19:20 / 21.03.2023.

Author: Domagoj Ferenčić

Stoltenberg calls on NATO countries to ramp up spending on defense

NATO Secretary General Stoltenberg

NATO Secretary General Stoltenberg

Foto: Wennerlund Fredrik / Stella Pictures/ABACA

While the United States and its NATO allies pour billions of dollar into arming Ukraine, the collective West has roundly condemned the meeting between the Chinese and Russian presidents in Moscow, warning China to not provide military aid to Russia.

Chinese President Xi Jinping's visit to Moscow continued on Tuesday with formal talks on economic cooperation between the two strategic partners. The visit comes amid reports that a Russian fighter jet intercepted two American B-52 bombers flying towards the Russian border on Monday.

Speaking to reporters after their meeting today, President Xi said that the alliance between Beijing and Moscow was a logical one: "The fact that Russia is the first destination for Chinese leaders is in line with historic logic, because we are the biggest neighboring country and all-encompassing strategic partner. Out ties have survived the test of time, numerous changes and is growing ever stronger."

For his part Russian President Vladimir Putin emphasized their cooperation both economically and in global affairs: "During these talks we had a comprehensive and honest exchange of ideas on further developing bilateral relations and strengthening cooperation on the global scene."

Meanwhile, NATO Secretary General Jens Stoltenberg presented NATO's annual report for 2022 in Brussels on Tuesday. And while he didn't comment on the B-52's flying on Russia's doorstep, he did address NATO's take on the meeting between president’s Xi and Putin: "We haven't seen any proof that China is delivering lethal weapons to Russia. Of course the meeting that takes place in Moscow is part of a pattern we have seen over the last years. And we see how China and Russia are coming closer and closer in the military domain, they have joint exercises, joint patrols, naval and air patrols, in the economic domain and also in the political and diplomatic domain."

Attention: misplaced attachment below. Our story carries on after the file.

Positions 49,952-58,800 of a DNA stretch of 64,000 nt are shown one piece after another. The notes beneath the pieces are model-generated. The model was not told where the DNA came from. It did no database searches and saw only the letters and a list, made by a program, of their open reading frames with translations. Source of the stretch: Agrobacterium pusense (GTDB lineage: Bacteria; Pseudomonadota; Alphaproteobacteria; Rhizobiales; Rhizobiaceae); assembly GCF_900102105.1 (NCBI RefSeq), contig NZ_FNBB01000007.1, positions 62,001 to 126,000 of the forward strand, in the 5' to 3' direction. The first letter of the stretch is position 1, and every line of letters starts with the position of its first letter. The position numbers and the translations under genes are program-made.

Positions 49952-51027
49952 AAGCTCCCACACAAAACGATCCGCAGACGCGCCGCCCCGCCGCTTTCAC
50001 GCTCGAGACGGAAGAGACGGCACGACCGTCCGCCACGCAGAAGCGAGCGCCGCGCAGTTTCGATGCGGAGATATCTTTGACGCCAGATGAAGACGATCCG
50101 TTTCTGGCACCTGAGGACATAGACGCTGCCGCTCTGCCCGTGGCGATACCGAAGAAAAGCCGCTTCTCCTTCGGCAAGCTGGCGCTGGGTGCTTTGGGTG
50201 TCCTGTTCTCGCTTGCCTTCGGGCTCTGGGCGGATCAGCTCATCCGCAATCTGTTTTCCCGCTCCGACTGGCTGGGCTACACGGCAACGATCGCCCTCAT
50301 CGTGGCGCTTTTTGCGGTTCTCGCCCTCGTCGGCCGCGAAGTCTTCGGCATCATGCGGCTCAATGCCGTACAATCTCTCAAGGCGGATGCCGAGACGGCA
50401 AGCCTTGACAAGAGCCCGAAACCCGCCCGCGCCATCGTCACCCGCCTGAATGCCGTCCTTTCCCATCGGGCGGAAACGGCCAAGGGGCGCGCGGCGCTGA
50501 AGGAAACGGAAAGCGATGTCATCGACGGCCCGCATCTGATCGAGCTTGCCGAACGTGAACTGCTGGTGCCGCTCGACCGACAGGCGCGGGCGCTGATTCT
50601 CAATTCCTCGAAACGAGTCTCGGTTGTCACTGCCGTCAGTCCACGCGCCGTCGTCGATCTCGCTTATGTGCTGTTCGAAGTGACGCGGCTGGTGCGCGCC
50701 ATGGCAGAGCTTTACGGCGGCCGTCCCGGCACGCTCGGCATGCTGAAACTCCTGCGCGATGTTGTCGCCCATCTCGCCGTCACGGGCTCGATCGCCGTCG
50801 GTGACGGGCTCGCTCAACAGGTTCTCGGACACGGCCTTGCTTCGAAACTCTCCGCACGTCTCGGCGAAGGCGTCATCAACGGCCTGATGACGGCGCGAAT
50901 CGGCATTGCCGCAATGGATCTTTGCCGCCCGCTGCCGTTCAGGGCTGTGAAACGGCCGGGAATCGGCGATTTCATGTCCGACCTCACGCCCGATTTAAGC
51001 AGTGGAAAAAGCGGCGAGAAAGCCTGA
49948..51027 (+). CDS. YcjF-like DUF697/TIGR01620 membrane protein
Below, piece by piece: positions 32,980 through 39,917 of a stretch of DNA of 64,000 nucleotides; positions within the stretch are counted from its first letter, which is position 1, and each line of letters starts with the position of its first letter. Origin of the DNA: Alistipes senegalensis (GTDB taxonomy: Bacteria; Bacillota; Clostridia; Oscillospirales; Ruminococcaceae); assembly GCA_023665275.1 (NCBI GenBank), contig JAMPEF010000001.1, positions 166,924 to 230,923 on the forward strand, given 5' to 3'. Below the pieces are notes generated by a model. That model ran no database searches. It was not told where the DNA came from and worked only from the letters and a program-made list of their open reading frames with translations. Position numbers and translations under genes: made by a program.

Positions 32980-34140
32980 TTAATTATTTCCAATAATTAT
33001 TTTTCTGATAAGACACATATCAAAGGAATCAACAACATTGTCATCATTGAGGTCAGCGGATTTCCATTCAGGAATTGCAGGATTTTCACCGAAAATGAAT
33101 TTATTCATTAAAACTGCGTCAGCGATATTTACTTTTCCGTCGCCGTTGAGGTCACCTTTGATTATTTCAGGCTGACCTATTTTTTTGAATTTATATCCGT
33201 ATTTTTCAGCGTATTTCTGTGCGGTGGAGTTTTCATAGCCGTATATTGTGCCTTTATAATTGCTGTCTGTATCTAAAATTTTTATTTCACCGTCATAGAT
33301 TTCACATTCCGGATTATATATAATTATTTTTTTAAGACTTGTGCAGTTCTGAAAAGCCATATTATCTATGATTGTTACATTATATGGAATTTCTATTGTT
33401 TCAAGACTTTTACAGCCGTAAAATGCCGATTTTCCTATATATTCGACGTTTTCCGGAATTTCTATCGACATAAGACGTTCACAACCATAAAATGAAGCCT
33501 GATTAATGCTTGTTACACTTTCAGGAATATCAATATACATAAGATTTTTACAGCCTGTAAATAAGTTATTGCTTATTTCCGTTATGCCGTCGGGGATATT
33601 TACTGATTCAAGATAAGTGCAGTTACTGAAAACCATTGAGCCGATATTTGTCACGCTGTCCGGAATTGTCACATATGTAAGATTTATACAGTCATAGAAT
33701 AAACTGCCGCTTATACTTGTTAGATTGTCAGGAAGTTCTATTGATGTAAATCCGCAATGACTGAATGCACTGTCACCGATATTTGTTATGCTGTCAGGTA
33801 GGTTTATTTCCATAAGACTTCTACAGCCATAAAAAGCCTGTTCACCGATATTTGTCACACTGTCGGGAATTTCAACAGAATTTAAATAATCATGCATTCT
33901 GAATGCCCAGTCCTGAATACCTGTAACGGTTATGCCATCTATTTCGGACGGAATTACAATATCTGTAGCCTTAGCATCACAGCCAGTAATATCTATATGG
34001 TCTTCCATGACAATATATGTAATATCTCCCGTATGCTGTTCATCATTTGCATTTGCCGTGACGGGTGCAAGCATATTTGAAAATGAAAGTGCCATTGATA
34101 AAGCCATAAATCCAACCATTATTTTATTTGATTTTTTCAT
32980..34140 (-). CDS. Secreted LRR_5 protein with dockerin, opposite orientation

Stoltenberg went on to say that seven of the thirty NATO countries have met the goal of spending two percent of GDP on defense: "Since 2014 allies have increased defense spending, and we are moving in the right direction. But we are not moving as fast as the dangerous world we live in demands. So, while I welcome all the progress that has been made, it is obvious that we need to do more and we need to do it faster. At our summit in Vilnius in July, I expect allies to agree to a more ambitious new defense investment pledge. With two percent of GDP as a minimum to be invested in our defense."

Source: HRT

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